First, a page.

Mathematician of the Week: Émilie du Châtelet

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Émilie du Châtelet was born December 17, 1706, and died September 10, 1749. Her academic training came at home under the supervision of tutors and her parents. Voltaire commented that “her mind was nourished by reading good authors in more than one language…[and that] her dominant taste was for mathematics and philosophy”.

Many sources comment that her most significant mathematical contribution was her translation, into French, of Newton’s Principia. And while it is true that hers would be for quite some time the only translation of Newton’s work available in French, to characterize du Châtelet the mathematician as merely a translator of Newton does her a disservice, for she produced a significant amount of original work as well. Among her other publications:

  • She coauthored [without attribution] Voltaire’s Elements de la philosophie de Newton (1736)
  • She translated and added additional material to Mandeville’s The fable of the bees. Her preface includes the following passage:
    • I am convinced that many women are either unaware of their talents by reason of the fault in their education or that they bury them on account of prejudice for want of intellectual courage. My own experience confirms this. Chance made me acquainted with men of letters who extended the hand of friendship to me. … I then began to believe that I was a being with a mind …
  • Her Dissertation su la nature et la propagation du feu was submitted to the Academie des Sciences in Paris, for the Grand Prix of 1737. While her submission did not win (she lost out to Leonhard Euler), her work was still published by the Academie in 1744.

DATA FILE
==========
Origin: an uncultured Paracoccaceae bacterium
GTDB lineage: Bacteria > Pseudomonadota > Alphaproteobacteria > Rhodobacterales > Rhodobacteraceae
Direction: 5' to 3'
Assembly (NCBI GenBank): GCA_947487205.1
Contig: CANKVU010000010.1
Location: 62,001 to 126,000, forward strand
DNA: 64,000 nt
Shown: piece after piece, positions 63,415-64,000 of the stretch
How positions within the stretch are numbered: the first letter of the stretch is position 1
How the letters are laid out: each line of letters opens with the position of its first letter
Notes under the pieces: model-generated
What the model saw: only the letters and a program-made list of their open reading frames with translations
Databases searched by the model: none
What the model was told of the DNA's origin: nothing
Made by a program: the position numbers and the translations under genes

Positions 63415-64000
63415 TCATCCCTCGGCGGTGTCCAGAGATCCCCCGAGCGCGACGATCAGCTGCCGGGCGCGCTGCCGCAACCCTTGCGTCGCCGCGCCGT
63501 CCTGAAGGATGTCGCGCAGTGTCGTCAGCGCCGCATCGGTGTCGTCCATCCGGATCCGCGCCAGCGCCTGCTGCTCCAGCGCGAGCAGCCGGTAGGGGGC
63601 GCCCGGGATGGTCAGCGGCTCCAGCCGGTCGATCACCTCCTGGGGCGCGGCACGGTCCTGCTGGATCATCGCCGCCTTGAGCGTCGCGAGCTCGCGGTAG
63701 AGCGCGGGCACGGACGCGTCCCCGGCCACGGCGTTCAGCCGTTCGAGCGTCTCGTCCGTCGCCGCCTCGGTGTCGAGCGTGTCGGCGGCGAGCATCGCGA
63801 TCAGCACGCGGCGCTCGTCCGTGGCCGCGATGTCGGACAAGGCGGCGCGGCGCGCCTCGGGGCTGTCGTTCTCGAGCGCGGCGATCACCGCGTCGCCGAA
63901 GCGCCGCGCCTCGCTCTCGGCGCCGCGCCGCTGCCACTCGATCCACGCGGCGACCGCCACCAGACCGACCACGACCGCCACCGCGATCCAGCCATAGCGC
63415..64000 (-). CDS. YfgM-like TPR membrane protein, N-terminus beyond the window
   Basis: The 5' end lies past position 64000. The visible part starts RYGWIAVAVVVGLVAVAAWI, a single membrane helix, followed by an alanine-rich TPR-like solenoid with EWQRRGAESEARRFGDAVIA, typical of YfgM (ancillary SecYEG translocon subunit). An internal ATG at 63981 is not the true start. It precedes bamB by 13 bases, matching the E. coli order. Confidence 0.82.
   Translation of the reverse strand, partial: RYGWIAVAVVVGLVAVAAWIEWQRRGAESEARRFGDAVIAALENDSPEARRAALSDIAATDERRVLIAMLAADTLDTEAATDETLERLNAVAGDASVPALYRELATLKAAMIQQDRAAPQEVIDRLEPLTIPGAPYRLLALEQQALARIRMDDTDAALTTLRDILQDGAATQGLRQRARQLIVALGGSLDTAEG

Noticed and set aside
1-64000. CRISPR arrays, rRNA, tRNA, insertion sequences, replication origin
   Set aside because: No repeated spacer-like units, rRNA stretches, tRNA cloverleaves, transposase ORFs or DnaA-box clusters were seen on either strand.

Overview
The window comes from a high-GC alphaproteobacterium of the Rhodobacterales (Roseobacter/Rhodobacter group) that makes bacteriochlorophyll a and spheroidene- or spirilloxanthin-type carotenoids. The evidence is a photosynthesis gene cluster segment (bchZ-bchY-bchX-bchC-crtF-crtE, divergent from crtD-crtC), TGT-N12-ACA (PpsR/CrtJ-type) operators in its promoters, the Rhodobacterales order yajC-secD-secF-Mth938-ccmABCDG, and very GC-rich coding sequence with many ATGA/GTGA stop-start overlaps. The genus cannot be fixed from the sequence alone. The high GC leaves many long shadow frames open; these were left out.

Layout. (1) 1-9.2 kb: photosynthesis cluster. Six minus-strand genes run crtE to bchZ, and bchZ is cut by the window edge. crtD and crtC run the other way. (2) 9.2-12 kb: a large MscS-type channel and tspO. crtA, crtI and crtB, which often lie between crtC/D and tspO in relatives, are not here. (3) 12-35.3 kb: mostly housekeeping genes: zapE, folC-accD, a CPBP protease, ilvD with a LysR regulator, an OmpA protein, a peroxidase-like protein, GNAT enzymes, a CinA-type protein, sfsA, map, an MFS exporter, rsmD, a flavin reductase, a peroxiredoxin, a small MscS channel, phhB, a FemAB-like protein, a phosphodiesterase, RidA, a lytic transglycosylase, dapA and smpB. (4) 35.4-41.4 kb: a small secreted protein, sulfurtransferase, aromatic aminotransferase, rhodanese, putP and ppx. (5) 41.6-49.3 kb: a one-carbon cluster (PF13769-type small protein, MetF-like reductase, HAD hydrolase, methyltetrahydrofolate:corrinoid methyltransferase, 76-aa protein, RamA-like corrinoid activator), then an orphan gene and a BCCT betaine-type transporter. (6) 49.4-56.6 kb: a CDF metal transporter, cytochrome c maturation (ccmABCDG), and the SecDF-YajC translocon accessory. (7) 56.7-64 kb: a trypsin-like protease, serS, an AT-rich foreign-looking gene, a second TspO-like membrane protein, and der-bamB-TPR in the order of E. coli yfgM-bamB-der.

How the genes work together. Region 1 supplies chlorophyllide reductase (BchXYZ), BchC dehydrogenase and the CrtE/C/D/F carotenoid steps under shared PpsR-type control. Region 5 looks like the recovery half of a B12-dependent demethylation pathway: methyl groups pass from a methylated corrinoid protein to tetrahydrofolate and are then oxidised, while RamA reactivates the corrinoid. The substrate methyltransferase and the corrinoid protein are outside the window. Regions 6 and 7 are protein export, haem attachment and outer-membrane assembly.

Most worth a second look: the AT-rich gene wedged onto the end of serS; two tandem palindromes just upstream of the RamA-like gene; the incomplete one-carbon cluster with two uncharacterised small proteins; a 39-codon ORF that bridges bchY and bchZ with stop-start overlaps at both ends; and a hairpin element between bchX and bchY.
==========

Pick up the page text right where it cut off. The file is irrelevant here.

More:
• In 1740, she published a book Institutions de physique, an attempt at a unified treatment of Cartesian, Newtonian, and Leibnizian philosophy.

At the time of her death, she was working on her translation of, and commentaries on, Newton’s Philosophiae naturalis principia mathematica. Subsequent work on that translation was undertaken by Alexis Clairaut, and  completed in 1759.

The next French translation of Newton’s Principia, so far as I can determine, was published in 1985, which speaks to the influence and significance of Émilie du Châtelet’s contribution.

3 Responses to “Mathematician of the Week: Émilie du Châtelet”

  1. The Fall Newsletter: A long name, some money, and some math « 360 Says:

    […] mathematician, and this one is called Le Tonnelier de Breteuil Marquise du Châtelet Gazette after Gabrielle Émilie Le Tonnelier de Breteuil Marquise du Châtelet, the 18th century mathematician who (among other things) translated Newton’s Principia into […]

  2. lala Says:

    this is sorda helpful thank you very much!

  3. Bruce Ian Schimmel Says:

    Emilie was only short of E = MC2 by a few computations, when she corrected Newton’s formula for velocity (V = SM) to V =SM2. The only difference was that she was looking at everyday phenomena, not the speed of light (C). Einstein looked at her formula when beginning his works. Emilie, without scientific equipment, deduced that light must be made of a substance unlike any then currently known, as the impact of a single unit of light at its speed (which was known at that time) multiplied by any imaginable amount of mass, no matter how small, would leave an impact crater large enough to destroy the Earth! Not bad for 1738!

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